Custer Died For Your Sins

Author: Vine Deloria
Publisher: Simon and Schuster
ISBN: 1501188232
Format: PDF, ePub
Download Now
Standing Rock Sioux activist, professor, and attorney Vine Deloria, Jr., shares his thoughts about US race relations, federal bureaucracies, Christian churches, and social scientists in a collection of eleven eye-opening essays infused with humor. This “manifesto” provides valuable insights on American Indian history, Native American culture, and context for minority protest movements mobilizing across the country throughout the 1960s and early 1970s. Originally published in 1969, this book remains a timeless classic and is one of the most significant nonfiction works written by a Native American.

American Indian History

Author: Camilla Townsend
Publisher: John Wiley & Sons
ISBN: 1405159073
Format: PDF, Docs
Download Now
This Reader from the Uncovering the Past series provides a comprehensive introduction to American Indianhistory. Over 60 primary documents allow the voices of natives toilluminate the American past Includes samples of native languages just above the fulltranslations of particular texts Provides comprehensive introductions and headnotes, as well asimages, an extensive bibliography, and suggestions for furtherresearch Includes such texts as a decoded Maya inscription, letterswritten during the French and Indian War on the distribution ofsmall pox blankets, and a diatribe by General George ArmstrongCuster shortly before he was killed at the Battle of the Little BigHorn

United States

Author: A. Robert Lee
Publisher: Universitat de València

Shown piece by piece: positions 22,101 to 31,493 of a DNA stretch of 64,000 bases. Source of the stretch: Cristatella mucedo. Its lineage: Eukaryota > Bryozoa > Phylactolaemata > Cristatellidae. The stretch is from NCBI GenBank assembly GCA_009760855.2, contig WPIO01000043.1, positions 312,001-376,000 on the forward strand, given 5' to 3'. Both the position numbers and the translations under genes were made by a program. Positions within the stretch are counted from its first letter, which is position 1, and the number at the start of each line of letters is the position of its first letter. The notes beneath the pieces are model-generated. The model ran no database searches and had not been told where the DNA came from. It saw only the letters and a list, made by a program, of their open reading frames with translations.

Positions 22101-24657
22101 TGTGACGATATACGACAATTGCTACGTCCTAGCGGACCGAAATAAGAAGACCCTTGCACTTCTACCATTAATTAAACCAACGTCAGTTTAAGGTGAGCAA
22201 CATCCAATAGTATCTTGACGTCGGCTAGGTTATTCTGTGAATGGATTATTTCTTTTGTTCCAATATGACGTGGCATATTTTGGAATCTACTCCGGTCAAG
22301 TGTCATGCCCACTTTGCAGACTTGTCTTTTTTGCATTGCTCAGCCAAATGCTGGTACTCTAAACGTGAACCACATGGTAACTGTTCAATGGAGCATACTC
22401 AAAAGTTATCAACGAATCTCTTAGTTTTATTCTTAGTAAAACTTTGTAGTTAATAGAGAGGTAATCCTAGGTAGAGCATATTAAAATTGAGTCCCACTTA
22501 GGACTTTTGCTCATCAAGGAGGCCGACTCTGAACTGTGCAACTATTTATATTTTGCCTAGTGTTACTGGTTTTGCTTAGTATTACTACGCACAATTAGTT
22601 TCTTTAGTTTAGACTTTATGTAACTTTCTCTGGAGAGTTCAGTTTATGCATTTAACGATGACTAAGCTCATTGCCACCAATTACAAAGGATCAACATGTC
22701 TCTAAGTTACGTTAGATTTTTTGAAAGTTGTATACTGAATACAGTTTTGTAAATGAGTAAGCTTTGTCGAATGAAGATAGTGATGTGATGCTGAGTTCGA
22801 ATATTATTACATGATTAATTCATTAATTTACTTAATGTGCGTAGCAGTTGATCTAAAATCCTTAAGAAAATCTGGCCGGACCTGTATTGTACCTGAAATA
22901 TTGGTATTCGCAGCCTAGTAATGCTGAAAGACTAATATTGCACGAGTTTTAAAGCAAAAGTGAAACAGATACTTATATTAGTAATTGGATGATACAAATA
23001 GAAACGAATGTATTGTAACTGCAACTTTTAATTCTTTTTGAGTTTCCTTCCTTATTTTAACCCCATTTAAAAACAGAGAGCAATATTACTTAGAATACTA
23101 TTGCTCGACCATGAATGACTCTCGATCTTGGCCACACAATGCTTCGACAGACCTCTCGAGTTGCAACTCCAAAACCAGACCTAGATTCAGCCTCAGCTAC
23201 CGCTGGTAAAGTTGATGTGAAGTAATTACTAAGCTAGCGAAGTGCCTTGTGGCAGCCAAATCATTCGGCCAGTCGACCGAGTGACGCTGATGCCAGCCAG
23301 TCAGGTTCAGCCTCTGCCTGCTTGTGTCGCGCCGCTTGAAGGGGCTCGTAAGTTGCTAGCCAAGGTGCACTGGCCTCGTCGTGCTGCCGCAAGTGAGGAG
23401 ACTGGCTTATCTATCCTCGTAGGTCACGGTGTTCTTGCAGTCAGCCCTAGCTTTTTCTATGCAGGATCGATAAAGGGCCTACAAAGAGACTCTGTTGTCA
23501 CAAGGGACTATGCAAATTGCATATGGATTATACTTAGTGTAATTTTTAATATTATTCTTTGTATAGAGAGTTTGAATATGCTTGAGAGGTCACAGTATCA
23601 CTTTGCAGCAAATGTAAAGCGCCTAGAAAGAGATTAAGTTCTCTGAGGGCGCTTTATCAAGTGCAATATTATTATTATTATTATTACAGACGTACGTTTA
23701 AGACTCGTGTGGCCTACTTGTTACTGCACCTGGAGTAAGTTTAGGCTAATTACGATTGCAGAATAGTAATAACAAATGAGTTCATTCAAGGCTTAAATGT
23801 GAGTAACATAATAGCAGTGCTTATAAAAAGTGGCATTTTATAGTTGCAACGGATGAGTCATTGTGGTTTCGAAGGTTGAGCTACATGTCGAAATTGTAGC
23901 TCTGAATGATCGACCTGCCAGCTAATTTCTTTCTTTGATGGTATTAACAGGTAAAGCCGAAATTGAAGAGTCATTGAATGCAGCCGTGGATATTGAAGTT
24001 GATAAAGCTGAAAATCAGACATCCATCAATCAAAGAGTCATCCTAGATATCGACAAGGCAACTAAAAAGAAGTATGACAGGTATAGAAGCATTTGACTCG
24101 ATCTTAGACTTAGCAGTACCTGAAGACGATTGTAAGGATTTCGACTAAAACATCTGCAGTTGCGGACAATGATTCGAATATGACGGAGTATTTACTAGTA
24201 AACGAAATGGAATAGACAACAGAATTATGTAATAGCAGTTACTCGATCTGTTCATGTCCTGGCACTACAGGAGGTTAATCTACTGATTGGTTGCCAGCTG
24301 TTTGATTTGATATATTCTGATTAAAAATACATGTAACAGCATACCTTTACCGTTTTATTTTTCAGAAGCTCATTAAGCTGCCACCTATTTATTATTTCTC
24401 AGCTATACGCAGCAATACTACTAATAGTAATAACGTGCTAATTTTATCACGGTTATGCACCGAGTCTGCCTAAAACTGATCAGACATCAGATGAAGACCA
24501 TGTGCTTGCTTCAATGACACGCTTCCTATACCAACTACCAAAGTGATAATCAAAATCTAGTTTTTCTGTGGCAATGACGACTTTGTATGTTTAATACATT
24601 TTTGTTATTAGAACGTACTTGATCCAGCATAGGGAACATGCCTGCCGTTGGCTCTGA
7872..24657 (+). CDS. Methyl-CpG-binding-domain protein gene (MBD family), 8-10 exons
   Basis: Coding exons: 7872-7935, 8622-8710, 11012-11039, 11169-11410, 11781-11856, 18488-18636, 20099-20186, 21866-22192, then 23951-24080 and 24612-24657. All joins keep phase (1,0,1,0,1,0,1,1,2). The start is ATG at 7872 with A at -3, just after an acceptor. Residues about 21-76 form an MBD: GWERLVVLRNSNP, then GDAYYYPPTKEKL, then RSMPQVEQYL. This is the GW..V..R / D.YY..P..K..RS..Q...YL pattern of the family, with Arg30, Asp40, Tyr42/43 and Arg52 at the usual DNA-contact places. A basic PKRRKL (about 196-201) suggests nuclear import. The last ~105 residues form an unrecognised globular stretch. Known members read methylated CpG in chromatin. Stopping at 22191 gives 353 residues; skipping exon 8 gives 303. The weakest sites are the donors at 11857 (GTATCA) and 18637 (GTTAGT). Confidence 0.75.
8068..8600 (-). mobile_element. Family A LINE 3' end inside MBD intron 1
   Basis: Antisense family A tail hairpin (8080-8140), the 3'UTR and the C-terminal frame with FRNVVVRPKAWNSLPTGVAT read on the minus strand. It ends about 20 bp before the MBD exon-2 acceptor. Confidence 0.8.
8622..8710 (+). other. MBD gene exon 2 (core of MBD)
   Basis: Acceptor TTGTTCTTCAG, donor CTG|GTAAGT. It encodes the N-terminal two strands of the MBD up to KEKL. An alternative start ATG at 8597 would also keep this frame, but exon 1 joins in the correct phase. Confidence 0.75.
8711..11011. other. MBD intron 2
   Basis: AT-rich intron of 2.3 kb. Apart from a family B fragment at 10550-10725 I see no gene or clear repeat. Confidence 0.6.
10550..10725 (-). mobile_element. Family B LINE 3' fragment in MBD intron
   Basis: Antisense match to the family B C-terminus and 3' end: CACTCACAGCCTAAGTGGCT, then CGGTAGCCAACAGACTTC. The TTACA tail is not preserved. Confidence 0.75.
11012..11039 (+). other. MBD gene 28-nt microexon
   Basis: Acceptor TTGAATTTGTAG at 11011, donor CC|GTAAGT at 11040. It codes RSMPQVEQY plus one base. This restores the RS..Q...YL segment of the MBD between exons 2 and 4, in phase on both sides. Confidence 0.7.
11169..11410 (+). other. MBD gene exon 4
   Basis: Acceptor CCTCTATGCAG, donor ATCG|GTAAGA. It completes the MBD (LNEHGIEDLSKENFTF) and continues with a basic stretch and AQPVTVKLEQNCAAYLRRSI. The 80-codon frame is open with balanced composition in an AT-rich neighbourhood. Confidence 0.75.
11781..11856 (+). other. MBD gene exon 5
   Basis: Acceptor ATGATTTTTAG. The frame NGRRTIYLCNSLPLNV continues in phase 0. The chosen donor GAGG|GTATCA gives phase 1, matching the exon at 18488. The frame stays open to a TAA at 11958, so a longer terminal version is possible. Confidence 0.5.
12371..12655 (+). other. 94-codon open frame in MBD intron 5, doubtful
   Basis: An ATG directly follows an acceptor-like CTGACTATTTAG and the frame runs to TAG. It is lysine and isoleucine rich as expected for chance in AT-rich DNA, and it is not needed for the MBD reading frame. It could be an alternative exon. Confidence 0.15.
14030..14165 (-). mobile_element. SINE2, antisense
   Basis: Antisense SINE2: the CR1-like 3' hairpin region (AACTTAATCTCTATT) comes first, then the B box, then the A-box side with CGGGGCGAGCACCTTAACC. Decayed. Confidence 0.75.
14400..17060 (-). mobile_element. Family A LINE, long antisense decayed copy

ISBN: 8437084032
Format: PDF
Download Now
Aquest estudi analitza un ordre literari canviant: Amèrica com unitat i diversitat, com un ens nacional i transnacional. Els escrits crítics literaris reunits aquí ofereixen una sèrie de perspectives que tracen gran part de la geografia cultural en joc: la narrativa, l'autobiografia, el teatre, etc. Es presenten també un conjunt d'assajos i ressenyes que, amb diverses direccions d'enfocament, posen atenció als fonaments previs a Colón, a una antologia canònica nord-americana de poesia i al que s'ha omès; la narrativa llatina i als principals dramaturgs antics. Inclou entrevistes a creatius i acadèmics com Gerald Vizenor, Frank Chin, Louis Owens, John Cawelti i Rex Burns. La secció de ressenyes final ofereix una sèrie de monografies de rellevant erudició multicultural així com contribucions a l'emergent i ampli mural d'anàlisi.

Speaking of Indians

Author: Ella Cara Deloria
Publisher: U of Nebraska Press
ISBN: 9780803266148
Format: PDF, Docs
Download Now
Presents a 1944 study of Dakota life that describes the intricate kinship system, and shows how it was affected by confinement to reservations, and how it impeded those Indians who chose to assimilate

Rebels and Renegades

Author: Neil A. Hamilton
Publisher: Taylor & Francis
ISBN: 9780415936392
Format: PDF, Mobi
Download Now
Looks at the role radicals and reactionaries have played in American history, society, and culture.

Tribal Secrets

Author: Robert Allen Warrior
Publisher: U of Minnesota Press
ISBN: 9780816623792
Format: PDF, Mobi
Download Now
A framework for understanding the contributions of Vine Deloria Jr. and John Joseph Mathews, two American Indian Intellectuals, as part of the struggle for tribal sovereighty, and argues that the contemporary reality of Native people can and should be part of the past, present, and future of Indian America.

Gothic to Multicultural

Author: A. Robert Lee
Publisher: Rodopi
ISBN: 9042024992
Format: PDF, ePub
Download Now